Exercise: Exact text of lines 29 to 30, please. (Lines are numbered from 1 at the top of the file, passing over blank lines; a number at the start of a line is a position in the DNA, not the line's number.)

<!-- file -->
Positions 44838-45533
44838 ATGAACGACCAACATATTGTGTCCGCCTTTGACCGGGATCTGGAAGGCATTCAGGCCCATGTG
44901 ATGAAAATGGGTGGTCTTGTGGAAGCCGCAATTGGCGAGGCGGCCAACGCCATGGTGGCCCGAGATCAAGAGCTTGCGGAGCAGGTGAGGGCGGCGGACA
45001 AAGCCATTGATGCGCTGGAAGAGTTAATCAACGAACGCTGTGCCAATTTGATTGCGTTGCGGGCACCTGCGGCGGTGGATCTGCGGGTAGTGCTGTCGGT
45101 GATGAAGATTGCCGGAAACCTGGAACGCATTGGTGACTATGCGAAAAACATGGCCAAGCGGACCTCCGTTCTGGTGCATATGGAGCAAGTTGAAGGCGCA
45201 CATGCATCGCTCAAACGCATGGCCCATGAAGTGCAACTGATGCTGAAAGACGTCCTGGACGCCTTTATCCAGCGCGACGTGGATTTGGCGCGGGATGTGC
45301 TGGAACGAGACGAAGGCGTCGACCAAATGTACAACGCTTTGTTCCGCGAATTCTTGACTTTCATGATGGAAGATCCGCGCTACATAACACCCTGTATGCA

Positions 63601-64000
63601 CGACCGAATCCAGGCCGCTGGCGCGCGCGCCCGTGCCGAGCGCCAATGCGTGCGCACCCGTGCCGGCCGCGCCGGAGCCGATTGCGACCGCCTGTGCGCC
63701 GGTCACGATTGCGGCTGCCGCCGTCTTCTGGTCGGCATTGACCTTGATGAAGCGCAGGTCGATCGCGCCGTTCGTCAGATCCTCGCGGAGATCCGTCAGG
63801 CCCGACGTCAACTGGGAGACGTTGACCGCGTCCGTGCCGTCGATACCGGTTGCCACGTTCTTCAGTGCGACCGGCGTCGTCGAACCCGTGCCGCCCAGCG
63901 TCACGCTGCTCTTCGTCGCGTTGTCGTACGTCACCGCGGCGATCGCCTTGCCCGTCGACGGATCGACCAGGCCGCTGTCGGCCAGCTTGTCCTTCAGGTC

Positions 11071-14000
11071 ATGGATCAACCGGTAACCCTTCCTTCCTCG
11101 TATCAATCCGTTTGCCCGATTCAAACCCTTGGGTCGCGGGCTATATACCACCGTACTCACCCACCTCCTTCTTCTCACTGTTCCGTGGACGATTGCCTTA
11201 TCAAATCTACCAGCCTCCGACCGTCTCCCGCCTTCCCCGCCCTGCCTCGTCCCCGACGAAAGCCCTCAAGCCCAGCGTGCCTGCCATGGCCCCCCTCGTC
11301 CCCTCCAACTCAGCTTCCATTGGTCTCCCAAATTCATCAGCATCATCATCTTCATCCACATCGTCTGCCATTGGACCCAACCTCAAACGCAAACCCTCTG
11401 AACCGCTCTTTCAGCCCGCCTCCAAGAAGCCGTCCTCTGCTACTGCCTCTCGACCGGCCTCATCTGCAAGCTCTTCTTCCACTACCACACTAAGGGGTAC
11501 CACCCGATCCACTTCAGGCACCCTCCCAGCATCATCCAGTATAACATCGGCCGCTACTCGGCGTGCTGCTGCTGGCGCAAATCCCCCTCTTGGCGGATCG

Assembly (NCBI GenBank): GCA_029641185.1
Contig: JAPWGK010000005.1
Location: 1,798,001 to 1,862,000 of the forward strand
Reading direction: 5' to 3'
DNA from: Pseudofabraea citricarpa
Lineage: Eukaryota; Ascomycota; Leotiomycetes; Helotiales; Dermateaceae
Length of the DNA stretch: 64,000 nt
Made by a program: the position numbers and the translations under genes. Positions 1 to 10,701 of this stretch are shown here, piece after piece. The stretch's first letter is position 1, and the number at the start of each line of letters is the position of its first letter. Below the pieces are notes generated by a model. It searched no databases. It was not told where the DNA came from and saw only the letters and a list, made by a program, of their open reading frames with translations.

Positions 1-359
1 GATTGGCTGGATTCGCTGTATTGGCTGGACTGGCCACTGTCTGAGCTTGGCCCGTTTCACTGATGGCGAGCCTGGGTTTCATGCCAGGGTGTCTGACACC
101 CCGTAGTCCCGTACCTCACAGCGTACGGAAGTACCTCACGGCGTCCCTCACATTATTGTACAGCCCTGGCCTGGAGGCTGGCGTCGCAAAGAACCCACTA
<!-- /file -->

1 GATTGGCTGGATTCGCTGTATTGGCTGGACTGGCCACTGTCTGAGCTTGGCCCGTTTCACTGATGGCGAGCCTGGGTTTCATGCCAGGGTGTCTGACACC
101 CCGTAGTCCCGTACCTCACAGCGTACGGAAGTACCTCACGGCGTCCCTCACATTATTGTACAGCCCTGGCCTGGAGGCTGGCGTCGCAAAGAACCCACTA